Verbal-Linguistic Intelligence: The power and love of the written and spoken word is at the heart of this intelligence. Reading, writing, listening, and speaking are the activities that represent this intelligence

3.  Prior Knowledge:

nature Prior knowledge is the knowledge the learner already has before they meet new information. A learner’s understanding of a text can be improved by activating their prior knowledge before dealing with the text, and developing this habit is good learner training for them.

4.  Economic/Home Life

  • Proper nutrition before school
  • Appropriate/necessary school supplies
  • Parents’ ability to assist the learner with academic/school-related homework and
  • Parents’ involvement in a teacher/parent

5.  Values:

Our values are determined by the beliefs we hold which, in turn, will determine our behaviors. Beliefs are based on our worldview. One common worldview is naturalism; the idea that nothing exists outside of natural laws. Transcendentalism is the belief that nature is god and god is whatever you want it to be. Theism is the belief in a god whom you hold some responsibility to. The way you interpret the world will significantly affect what you value. Your values will then determine how you behave.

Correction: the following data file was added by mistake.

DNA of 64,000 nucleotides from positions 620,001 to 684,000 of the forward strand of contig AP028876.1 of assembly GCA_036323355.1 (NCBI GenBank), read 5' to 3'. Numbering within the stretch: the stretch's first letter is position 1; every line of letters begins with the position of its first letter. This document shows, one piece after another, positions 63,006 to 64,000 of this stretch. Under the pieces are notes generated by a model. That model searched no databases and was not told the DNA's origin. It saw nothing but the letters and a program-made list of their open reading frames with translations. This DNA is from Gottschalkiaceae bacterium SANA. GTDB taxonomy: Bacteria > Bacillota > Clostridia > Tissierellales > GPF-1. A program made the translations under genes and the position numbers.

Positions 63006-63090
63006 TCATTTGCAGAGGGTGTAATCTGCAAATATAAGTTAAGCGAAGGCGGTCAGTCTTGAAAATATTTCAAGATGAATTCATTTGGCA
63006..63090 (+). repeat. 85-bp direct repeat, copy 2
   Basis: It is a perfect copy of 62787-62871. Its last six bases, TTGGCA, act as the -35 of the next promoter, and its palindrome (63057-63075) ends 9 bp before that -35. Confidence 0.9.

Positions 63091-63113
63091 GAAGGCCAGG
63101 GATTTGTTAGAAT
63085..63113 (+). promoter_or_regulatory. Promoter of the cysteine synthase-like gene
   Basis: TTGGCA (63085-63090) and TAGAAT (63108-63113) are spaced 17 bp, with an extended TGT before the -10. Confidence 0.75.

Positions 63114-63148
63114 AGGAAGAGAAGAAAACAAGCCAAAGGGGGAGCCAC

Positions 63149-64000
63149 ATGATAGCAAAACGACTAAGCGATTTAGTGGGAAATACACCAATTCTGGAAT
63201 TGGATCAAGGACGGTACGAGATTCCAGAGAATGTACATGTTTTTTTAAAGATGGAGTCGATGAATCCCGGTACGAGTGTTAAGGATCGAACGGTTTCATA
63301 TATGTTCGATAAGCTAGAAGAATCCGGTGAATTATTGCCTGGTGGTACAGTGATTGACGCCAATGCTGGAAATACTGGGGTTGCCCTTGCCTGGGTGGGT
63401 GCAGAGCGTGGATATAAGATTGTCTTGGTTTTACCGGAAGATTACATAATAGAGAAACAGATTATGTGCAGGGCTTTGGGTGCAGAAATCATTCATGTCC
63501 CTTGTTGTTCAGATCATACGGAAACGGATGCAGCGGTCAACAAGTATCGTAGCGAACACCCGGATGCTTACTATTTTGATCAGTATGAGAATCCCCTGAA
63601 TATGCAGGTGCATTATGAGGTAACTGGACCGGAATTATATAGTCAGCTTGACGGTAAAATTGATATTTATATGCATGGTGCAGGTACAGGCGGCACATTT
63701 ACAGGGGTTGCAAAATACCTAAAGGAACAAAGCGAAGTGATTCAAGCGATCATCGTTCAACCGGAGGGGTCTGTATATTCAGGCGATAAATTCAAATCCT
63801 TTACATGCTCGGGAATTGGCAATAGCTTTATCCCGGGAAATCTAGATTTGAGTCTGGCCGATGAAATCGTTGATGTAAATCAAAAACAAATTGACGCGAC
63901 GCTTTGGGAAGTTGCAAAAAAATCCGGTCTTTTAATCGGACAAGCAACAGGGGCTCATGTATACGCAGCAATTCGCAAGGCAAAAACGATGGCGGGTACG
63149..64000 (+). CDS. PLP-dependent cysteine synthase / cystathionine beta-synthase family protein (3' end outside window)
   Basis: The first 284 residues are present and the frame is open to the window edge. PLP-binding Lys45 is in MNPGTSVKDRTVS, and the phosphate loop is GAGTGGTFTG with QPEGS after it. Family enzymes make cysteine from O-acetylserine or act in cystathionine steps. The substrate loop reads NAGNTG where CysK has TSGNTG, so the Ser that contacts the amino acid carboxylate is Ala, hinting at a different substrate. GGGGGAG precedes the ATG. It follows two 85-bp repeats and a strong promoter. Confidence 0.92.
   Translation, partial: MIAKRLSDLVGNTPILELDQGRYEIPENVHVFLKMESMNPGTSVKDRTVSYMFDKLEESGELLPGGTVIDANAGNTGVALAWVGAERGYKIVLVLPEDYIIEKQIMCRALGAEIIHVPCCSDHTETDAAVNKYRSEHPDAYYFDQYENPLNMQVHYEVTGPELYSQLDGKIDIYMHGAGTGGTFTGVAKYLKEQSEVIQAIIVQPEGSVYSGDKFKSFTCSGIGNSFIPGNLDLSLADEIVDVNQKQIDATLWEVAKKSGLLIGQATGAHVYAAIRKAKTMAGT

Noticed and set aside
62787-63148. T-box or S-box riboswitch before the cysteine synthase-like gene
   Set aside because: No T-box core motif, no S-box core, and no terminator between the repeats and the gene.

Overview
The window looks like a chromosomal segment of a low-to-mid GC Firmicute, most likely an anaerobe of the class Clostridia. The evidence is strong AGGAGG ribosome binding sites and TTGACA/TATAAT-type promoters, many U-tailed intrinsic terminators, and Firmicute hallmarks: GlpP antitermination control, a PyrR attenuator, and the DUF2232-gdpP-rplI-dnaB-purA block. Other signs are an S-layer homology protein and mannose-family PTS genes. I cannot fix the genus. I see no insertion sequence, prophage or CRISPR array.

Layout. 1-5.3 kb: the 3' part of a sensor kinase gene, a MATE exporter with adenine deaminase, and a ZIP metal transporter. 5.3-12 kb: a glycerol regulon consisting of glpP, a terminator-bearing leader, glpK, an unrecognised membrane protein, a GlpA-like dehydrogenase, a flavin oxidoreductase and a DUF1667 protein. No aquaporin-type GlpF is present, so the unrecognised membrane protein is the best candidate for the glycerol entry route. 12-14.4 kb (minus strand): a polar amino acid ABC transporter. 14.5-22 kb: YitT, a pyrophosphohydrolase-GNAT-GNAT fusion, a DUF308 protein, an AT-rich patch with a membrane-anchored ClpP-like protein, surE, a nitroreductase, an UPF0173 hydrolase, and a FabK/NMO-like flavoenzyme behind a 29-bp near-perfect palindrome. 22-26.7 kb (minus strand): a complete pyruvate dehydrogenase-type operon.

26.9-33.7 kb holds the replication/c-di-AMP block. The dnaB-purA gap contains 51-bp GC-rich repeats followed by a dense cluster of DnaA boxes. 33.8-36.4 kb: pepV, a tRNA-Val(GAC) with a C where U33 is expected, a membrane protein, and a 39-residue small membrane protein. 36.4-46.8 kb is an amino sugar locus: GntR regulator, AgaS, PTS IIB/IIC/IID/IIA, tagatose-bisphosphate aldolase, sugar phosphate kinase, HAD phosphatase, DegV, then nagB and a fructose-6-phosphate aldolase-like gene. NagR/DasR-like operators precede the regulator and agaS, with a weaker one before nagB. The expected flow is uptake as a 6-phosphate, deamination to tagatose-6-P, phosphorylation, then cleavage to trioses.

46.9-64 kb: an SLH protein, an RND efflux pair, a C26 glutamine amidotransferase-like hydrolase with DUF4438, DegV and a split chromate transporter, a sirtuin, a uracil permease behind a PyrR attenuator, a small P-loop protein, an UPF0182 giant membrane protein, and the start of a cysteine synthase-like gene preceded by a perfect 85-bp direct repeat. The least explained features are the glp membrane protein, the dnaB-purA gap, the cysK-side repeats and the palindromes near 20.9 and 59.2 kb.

6.  Emotional intelligence:

Emotional intelligence(EI) is the capability of individuals to recognize their own and other people’s emotions, discern between different feelings and label them appropriately, use emotional information to guide thinking and behavior, and manage and/or adjust emotions to adapt to environments or achieve one’s goal(s)

  1. Culture: the ideas, customs, and social behavior of a particular people

8.  Language

  1. Social Skills: A social skill is any skill facilitating interaction and communication with others. Social rules and relations are created, communicated, and changed in verbal and nonverbal The process of learning these skills is called socialization.

So above was nature, characteristics, objectives, and basic requirements of teaching aptitude.